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How Should You Greet During an Interview? (With Examples and Suggestions)

How Should You Greet During an Interview? (With Examples and Suggestions)

During the interview process, your first impression can be essential. Your welcome can have an impact on how your interviewer perceives you. This post will show you how to greet your interviewers with guidance and examples.

What is the purpose of the interview greeting?

The interview greeting is important to your success since it creates a favorable first impression with the interviewer. People form opinions in just a few seconds. You just have a few minutes to convince your boss that you are trustworthy and the best candidate for the job.

Your interview greeting reflects your personality. Etiquette includes what you wear, say, and bring to the interview. You can use all of these aspects as successful communication tactics.

What should you say to your interviewers?

Making a good first impression includes being aware of oneself and others, as well as following certain simple unspoken norms of professional etiquette and human connection. A few tiny behavioral adjustments can make a big effect. Your introductory lines and attitude may indicate your enthusiasm in the position as well as your drive. Remember to greet your interviewers as follows:

  • Be considerate.
  • Employ formal language.
  • Shake hands confidently.
  • Maintain eye contact.
  • Take note of your nonverbal greeting.
  • Thank your interviewer.

Interview greeting examples

While these guidelines should be helpful, the interview greeting is anything but consistent. Here are some scenarios and examples to assist you understand and deal with welcoming experiences:

Throughout the reception

It is vital to be nice to all corporate representatives on-site, including the parking attendant, receptionist, and, of course, your interviewer. Greet the receptionist with a formal “hello” rather than “hi” or “hey.” You should then introduce yourself. Declare your identify, the name of the person you’ve come to meet, and the time you’ve agreed to meet.

Example: “I’m Paul Maden, and I’d want to introduce myself. At 2 p.m., I have an appointment with Mrs. Winters.”

In the waiting room

While you’re waiting, pay attention to your nonverbal greeting. Nonverbal communication will be critical in generating a positive first impression when you meet in person. Make an effort to appear relaxed and open to the conversation. Here are some ideas for keeping a cheerful and focused disposition while waiting.

  • Make sure you’ve turned off your phone.
  • Keep your feet flat on the floor or cross your ankles.
  • If you’re wearing a jacket, leave it open. It communicates that you have nothing to hide.
  • If you bring documents or a binder to the interview, instead of clasping them to your chest, place them to the side.
  • When seated, keep your hands in your lap or on the armrests.
  • While you wait, sit calmly and avoid fidgeting or playing with your phone.

Begin by introducing yourself to your interviewer.

When your name is called, smile, stand up, and lift your purse or briefcase smoothly. Maintain a pleasant mood as you approach them with confidence. When you first meet your interviewer, introduce yourself and greet them with a firm handshake. Check that your grip on the interviewer’s hand is neither too firm nor too loose. Also, unless otherwise advised, address your interviewer with titles and last names.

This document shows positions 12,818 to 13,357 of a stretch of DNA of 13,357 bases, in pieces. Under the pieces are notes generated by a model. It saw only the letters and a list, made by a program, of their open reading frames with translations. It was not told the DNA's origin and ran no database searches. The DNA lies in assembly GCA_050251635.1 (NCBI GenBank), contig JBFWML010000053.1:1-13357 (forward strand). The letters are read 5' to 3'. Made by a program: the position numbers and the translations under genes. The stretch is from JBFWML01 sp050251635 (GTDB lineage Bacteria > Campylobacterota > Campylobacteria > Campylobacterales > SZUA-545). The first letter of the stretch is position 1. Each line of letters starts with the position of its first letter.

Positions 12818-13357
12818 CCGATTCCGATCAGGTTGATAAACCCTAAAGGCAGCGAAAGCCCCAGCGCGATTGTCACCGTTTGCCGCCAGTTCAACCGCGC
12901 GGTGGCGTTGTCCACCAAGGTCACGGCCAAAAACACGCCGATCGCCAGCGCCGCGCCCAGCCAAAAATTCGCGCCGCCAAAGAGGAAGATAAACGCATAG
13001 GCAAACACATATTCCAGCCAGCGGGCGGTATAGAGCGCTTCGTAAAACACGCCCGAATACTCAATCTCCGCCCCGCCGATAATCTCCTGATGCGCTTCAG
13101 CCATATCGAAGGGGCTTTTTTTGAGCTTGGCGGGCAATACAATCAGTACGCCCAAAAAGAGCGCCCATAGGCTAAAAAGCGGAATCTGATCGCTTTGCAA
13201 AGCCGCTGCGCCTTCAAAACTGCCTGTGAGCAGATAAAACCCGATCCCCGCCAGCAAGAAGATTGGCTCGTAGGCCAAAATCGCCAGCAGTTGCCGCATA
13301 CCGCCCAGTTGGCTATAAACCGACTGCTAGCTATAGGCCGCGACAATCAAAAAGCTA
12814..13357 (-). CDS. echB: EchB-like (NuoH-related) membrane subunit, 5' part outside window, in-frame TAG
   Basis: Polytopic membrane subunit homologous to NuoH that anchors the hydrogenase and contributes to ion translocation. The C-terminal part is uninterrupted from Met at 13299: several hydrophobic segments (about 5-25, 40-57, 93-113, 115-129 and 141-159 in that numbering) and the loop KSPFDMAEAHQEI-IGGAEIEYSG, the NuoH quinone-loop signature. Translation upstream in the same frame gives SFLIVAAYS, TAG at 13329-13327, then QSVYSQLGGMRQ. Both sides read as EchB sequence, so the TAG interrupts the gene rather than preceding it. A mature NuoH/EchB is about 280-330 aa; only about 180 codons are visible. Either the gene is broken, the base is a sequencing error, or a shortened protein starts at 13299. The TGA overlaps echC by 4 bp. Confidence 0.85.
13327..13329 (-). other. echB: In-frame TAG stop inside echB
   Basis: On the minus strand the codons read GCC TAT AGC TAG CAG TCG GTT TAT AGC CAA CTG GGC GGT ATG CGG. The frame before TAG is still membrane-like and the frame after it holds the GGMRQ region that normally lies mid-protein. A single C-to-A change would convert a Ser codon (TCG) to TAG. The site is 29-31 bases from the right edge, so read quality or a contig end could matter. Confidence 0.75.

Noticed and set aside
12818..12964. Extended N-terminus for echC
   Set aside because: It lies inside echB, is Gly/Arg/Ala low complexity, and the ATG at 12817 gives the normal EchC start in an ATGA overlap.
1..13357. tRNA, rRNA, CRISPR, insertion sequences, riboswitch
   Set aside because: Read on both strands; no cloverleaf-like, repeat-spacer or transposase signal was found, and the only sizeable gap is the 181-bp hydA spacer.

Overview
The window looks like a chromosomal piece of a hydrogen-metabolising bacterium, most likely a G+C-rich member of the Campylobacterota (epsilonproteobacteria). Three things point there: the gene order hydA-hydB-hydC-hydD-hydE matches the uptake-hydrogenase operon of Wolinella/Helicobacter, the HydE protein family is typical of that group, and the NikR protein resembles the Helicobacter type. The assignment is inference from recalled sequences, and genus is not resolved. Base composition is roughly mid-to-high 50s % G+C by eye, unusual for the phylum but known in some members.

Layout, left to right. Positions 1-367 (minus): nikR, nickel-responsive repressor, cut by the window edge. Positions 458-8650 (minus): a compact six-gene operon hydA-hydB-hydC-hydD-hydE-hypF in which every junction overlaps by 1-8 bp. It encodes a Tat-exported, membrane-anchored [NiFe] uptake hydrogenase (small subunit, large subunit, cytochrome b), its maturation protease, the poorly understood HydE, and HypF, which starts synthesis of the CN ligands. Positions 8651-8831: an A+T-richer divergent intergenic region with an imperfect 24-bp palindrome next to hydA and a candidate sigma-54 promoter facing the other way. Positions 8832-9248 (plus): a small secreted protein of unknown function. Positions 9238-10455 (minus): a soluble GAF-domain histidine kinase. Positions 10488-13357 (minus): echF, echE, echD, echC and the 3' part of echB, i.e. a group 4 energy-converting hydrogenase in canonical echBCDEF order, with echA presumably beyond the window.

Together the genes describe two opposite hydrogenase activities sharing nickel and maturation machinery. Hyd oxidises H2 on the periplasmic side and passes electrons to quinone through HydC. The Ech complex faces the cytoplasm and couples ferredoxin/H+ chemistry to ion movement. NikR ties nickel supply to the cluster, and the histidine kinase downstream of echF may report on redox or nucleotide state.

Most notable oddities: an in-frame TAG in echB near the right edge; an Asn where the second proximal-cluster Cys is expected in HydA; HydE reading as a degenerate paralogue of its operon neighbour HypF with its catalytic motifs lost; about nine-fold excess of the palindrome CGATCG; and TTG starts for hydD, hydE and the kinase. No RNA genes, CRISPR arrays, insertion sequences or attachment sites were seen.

Example: “Hello. It’s a joy to finally meet you. I’m interested to discuss how my skills might be a good fit for the role.”

Greeting an interview panel

If there are numerous interviewers in the room, wait to be introduced. When you hear their names, smile and shake their hands confidently. Everyone should be welcomed.

“It’s a pleasure to meet you, Mrs. Young.”

If they don’t have nameplates, try to remember as many as you can; you’ll need to mention them later when addressing them.

Wait for a seating assignment. If the interviewer does not direct you to a specific chair, you can place yourself in front of it. Maintain a pleasant and easygoing manner throughout the meeting. Make a note of your contact information. Declare unequivocally at the end of the interview that you want the job for which you interviewed.

Interview over the phone

During the application process, you may have a phone interview before meeting in person. Employers can use it to filter candidates and reduce the number of applications they receive. It is more convenient and less expensive for out-of-town candidates. If you apply for a distant job, though, phone interviews may be your only meeting. Here are some ideas for greeting your phone interviewer.

  • Professionally answer the phone: If you live with roommates or family members, warn them that you are expecting a call. Make a point of being in a tranquil location and answering the phone instead of leaving it on voice mail. Speak in a friendly and vibrant tone, and smile while you do so.
  • Please introduce yourself as you answer the phone: This way, interviewers know they’ve reached out to the right person right immediately. For example, “Hello, Nicole Spark speaking!” “Hello, my name is Nicole Spark,” for example.
  • Keep your formality: Give your title and last name to the interviewer. As an illustration, “Good day, Mr. Don. Yes, I had expected your call. How are things going for you?”
  • Please thank your interviewer: Follow the interviewers’ lead, whether they engage in small talk or proceed directly to the interview method.
  • Because the interviewer will only hear your voice, smiling and standing will give you a good tone and impression. Standing up may also help you stay alert and focused during the presentation.

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